‘Progress on the Observers’ Course was marked by milestones designed to demonstrate competence and, at the same time, a little relief from the interminable slog around the Western Approaches. One of these milestones was a land-away navex to Shawbury where the Observers’ Course would make an educational visit to the School of Air Traffic Control whilst the pilots turned the aircraft round, returning to Culdrose in the afternoon.

I had been on 750 Squadron for around six months but I seem to recall that I was still “tail-end-Charlie”, bringing up the rear of a stream of up to 10 aircraft, all flying the same route at ten-minute intervals. The weather was good for the time of year with nothing to give us any problems apart from a cold front which was forecast to lie across the route from RAF Shawbury to RAF Valley, our primary diversion; but we wouldn’t be going there, would we?

I was crewed with a Lieutenant Hill (Staff Observer) one Indian Navy Student Observer and we had a young WRN by the name of Ward along for air experience. Ward sat in the right-hand cockpit seat and was briefed to act as “Starboard Lookout” as appropriate.

We set off on schedule and the flight to Shawbury was quite uneventful, cruising at Flight Level 50 most of the way but, as we approached Shawbury, it became apparent from Shawbury Radar’s conversations with aircraft ahead of us that all was not well; all of us were being diverted to Valley not because of the weather but because, for some unknown reason, there was no AVGAS available at Shawbury. The weather front suddenly assumed a higher order of relevance because Snowdon was right on the required track and, at 3600 ft, would present something of a problem due to the icing conditions above it; to clear it safely and comply with quadrantal cruising levels we would have to climb to FL65 at least and this would take the outside air temperature down to below zero.

Up we went, and the student observer began furiously calculating our headings and timings whilst I explained to our young passenger what was going on. We settled down at FL65 for an expected 20 minute run before we could begin our descent clear of Snowdon.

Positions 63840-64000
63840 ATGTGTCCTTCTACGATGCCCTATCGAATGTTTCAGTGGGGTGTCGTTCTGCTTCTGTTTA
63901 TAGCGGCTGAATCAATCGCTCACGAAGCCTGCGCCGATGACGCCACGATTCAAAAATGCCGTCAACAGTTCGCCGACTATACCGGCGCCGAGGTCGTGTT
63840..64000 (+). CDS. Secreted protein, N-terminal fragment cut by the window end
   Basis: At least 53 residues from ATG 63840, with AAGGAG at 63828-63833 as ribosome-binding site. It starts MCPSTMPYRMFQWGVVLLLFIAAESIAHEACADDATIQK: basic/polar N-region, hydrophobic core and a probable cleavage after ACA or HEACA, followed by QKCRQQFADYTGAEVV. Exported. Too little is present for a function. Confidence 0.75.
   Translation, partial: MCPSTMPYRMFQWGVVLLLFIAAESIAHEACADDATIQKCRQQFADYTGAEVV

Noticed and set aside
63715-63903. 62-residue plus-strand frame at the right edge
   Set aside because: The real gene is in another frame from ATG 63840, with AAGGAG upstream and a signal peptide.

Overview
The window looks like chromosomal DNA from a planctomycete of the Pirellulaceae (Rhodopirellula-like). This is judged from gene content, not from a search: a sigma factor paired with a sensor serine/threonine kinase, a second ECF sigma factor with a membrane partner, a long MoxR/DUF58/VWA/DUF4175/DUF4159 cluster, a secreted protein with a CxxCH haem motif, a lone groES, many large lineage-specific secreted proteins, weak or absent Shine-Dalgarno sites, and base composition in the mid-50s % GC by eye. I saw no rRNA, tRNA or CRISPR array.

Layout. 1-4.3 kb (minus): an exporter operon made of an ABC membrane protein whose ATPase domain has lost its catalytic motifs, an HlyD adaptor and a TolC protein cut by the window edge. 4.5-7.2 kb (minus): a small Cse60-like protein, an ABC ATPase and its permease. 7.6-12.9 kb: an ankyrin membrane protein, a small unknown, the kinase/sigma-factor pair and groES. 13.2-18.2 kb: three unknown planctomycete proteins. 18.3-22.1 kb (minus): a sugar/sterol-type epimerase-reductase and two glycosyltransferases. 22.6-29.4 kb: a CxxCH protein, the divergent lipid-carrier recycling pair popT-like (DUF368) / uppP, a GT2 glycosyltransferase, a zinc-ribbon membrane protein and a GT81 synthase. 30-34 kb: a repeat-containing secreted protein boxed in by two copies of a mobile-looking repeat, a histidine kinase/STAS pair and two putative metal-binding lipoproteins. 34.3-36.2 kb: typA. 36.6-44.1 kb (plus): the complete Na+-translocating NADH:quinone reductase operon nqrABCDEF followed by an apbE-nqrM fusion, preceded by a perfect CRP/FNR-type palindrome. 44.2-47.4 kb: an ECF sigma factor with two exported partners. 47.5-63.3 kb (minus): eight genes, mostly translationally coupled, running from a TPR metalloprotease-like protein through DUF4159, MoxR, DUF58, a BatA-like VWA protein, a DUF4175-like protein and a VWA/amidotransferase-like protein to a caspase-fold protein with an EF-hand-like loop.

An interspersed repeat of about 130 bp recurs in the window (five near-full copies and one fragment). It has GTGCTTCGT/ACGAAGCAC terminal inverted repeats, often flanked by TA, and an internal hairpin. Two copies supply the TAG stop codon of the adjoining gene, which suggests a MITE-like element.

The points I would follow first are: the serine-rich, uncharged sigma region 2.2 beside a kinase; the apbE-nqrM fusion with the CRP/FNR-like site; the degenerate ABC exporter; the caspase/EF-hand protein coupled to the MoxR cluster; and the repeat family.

After about ten minutes I began to be concerned; naturally, we were in cloud and the visibility was nil; I was taking careful note of the ice being shed from the propellers and striking the fuselage and keeping an eye on the ice forming on the windshield but what bothered me was the way the indicated airspeed was, apparently, slowly decreasing. The Sea Prince normally cruises at a stately 135kts but it seemed to me that the needle was slowly backing off; as I watched, it reached 130, 125 and then 120kts. I concluded that one of two things was happening: Either we were accumulating a large amount of ice on the wings and steadily becoming less aerodynamic and heavier, which would ultimately result in a stall and considerable loss of altitude, or the pitot head was icing up and the airspeed indicator would shortly show zero airspeed whilst the aircraft continued unperturbed on its majestic way. I couldn’t see the pitot head from the cockpit-it was hidden behind the starboard engine-and there was no way of telling whether the pitot heater was working after testing it during the pre-flight. I gradually increased RPM and boost and advised the crew that a stall might shortly occur, and briefed them that my intention was to recover airspeed as soon as possible and make an emergency descent under radar control from Valley; our final option was to bail out but this was something I wasn’t keen on as it would entail my following the Observers to the crew door at the rear of the aircraft, collecting my parachute from its stowage there, clipping it on and doing the same for my passenger before launching us both into the abyss. All this would take a very long time, during which it seemed likely that the aircraft might encounter something very much more solid that its current environment.